For an 82-year-old theater company, Haddonfield Plays and Players has a thoroughly 21st-century outlook.
At a dress rehearsal for last December’s production of White Christmas, local theater buff Derek Davis sat in the audience, cell phone turned on. “Shout out to the lighting designer,” he tweeted. “Nice FX. #hppwhitechristmas #LoveYouDidntDoRightByMe.”
Davis was among a group of hand-picked attendees to the company’s Social Media Night. An HPP intern, Taylor Brody, developed the concept. Now, “all our shows are assigned a hashtag,” says vice president of marketing Tami Gordon Brody. Even cast members are encouraged to use the hashtag when posting on social media.
HPP, founded in 1934, has always had a social bent. “In the early days,” says board president Dave Stavetski, “we functioned as a social club where lovers of theater would gather monthly for a night of entertainment, food, drink and occasionally a little dancing.” The company achieved federal non-profit status in the 1960s. Today, it operates in a 145-seat performing arts center in the Crows Woods section of Haddonfield.
HPP’s productions feature both novices and professionals. Its most famous alumnus, the late Michael Landon (Bonanza, Little House on the Prairie, Highway to Heaven), appeared in several shows while in high school in nearby Collingswood. Recently, Julia Udine, currently Christine Daaé in Broadway’s Phantom of the Opera, starred as Maria in HPP’s West Side Story.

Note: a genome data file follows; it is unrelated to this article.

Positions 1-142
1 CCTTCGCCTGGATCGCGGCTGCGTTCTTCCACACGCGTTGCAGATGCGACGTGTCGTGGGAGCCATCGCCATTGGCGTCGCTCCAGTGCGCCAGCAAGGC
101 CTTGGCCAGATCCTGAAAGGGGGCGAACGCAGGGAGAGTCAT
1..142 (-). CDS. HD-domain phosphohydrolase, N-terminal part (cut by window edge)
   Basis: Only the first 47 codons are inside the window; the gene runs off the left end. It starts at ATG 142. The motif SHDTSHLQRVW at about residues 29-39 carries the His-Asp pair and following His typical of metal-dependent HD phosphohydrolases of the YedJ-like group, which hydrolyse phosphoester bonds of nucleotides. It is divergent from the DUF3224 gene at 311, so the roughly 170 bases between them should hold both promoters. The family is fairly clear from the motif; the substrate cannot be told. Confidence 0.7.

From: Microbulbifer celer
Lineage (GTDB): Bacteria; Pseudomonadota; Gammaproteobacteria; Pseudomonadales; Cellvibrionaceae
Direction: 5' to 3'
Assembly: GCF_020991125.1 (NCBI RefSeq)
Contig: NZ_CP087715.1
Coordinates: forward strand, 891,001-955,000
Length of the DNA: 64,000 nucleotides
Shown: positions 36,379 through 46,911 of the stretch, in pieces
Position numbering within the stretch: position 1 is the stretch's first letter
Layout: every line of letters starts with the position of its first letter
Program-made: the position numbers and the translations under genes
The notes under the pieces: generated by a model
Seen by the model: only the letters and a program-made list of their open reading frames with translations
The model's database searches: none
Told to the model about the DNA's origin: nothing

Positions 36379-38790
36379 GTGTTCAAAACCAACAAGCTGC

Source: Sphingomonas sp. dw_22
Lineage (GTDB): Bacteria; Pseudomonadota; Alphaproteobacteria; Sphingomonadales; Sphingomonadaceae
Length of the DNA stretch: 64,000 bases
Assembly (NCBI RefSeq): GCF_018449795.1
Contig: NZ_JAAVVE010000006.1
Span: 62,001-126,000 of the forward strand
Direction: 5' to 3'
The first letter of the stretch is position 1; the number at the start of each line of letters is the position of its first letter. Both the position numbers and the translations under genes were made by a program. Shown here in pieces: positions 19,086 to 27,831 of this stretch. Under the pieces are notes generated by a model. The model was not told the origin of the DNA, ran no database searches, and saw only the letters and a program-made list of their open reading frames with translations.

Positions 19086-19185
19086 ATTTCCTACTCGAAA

The repertoire is a mix of dramas, musicals and comedy. Pat DeFusco, vice president of production, provides artistic oversight for the mainstage shows. This month, HPP is staging Aida; this summer’s production is the musical Bye Bye Birdie. Each spring, HPP also presents Number the Stars, a play about the rescue of Danish Jews from the Nazis. It earned author Lois Lowry a Newbery award in 1990. “We have performed the show for thousands of students across the Delaware Valley,” says Stavetski. Through a partnership with the Goodwin Holocaust Museum and Education Center in Cherry Hill, the performances are followed by interviews with Holocaust survivors.
The company also partnered with Amazing Transformations of Stratford to launch the Shining Stars Theater Program for teens and adults with developmental disabilities. “HPP has been an instrumental part of building the program,” says Amazing Transformations facilitator Joy Blatherwick.
The common denominator for HPP is affecting people’s lives with entertainment. “I want the audience to feel differently than when they arrived,” says Ed Doyle, chair of the plays committee